An introduction to 'Kubla Khan: or A Vision in a Dream'

An introduction to Kubla Khan: or A Vision in a Dream

Dr Seamus Perry considers the composition and publication history of Kubla Khan, and explores how Coleridge transforms language into both image and music.

Coleridge’s famous and mysterious poem was written, probably, in the autumn of 1797. According to a note written at the bottom of the one manuscript that survives (it is in the British Library) Coleridge was taken ill at a farmhouse, presumably while out walking; and he took some opium to quell the pain. Opium has an exotic or transgressive tang to a modern reader, but it was the pain-killer freely available in Coleridge’s day: he didn’t take the drug to provoke a dream vision, but that (so he claims) is what happened, ‘in a sort of Reverie’.

Manuscript of Samuel Taylor Coleridge's 'Kubla Khan'

Manuscript of S T Coleridge's 'Kubla Khan' [folio: 1r]

The ‘Crewe manuscript’ of ‘Kubla Khan’, in Coleridge’s handwriting, was made before the publication date of the poem (1816), and shows several differences from the published version.

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An enquiry into the nature of the human soul

An enquiry into the nature of the human soul [page: vol. 2 title page]

In An Enquiry into the Nature of the Human Soul, Andrew Baxter writes about the kind of knowledge to be found in dreams. Coleridge read and admired the work throughout his life, saying that he 'should not wonder [if] Andrew had thought more on the subject of Dreams than any other of our Psychologists'.

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The pleasure dome

What did he see? The short answer is, to begin with, an extraordinary piece of architecture, ‘A stately pleasure-dome’ (l. 2), which was built in the Mongolian summer capital by one of the great Emperors of ancient Tartary, Kubla, the grandson of Genghis Khan; but Coleridge’s interest does not seem especially drawn by the cruel despotism that would probably have been his reader’s first association. Coleridge’s Khan is a kind of artist, summoning into being with a God-like command not only the beauty of the pleasure-dome but the ordered loveliness of its cultivated gardens, full of sweet smells and tinkling streams, all sheltered from the outside world by robust ‘walls and towers’ (l. 7).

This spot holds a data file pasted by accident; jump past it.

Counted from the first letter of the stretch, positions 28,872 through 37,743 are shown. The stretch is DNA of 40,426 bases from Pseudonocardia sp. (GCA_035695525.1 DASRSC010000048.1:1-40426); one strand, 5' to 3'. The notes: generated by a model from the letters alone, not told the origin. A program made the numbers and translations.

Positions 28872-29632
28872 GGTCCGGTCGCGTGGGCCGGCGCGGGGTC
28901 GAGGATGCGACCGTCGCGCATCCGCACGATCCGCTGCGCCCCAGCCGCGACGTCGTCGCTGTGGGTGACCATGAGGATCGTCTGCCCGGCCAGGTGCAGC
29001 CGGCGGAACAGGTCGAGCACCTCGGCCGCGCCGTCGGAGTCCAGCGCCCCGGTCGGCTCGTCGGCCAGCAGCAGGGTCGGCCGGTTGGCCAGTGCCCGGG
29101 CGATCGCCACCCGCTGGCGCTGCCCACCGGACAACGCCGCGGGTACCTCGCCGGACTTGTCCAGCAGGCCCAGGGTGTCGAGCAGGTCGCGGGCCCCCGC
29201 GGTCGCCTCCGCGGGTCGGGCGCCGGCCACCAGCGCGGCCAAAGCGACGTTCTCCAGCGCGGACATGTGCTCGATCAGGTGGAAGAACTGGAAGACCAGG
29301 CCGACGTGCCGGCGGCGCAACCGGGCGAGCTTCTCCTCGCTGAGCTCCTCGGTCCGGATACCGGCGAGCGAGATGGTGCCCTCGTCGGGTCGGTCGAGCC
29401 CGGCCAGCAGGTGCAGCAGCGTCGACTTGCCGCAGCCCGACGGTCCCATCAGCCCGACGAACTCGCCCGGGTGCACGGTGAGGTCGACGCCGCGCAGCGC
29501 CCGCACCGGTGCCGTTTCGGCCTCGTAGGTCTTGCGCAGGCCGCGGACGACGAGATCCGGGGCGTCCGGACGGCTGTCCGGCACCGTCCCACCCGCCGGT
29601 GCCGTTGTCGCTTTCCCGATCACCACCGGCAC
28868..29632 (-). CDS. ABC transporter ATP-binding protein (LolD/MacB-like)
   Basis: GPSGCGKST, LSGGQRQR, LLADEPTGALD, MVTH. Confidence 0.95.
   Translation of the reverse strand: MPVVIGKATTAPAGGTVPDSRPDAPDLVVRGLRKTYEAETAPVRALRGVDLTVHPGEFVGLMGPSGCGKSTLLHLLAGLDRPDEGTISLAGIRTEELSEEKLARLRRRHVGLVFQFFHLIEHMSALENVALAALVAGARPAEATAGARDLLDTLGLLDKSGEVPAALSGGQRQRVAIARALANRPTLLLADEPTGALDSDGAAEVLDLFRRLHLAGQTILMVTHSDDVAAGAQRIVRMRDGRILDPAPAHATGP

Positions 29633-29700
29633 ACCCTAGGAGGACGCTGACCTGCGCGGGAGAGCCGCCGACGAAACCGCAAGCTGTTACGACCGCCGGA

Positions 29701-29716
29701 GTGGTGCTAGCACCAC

The natural history of Xanadu

The second verse then turns to picture that outside world, which it places in stark antithesis to the pleasures of the garden: ‘But oh!’ Outside, nature is exuberant, tumultuous, violent, ‘savage’, full of erotic feeling (‘woman wailing for her demon-lover’), and punctuated chiefly by exclamation marks (l. 12; l. 14; l. 16). The energy of the scene is superbly conveyed through breathless, on-running sentences, and the verse comes to a close with a vivid sense of that energy’s potential for destruction: ‘And ’mid this tumult Kubla heard from far / Ancestral voices prophesying war!’ (ll. 29–30). We learn no more about the character of this strange family curse, if that is what it is; but the mention is enough to cast some doubt on the survival of the pleasure-dome, a magnificent creation which now feels perhaps somewhat over-shadowed by the unruly splendour of the sublime scenery that surrounds it.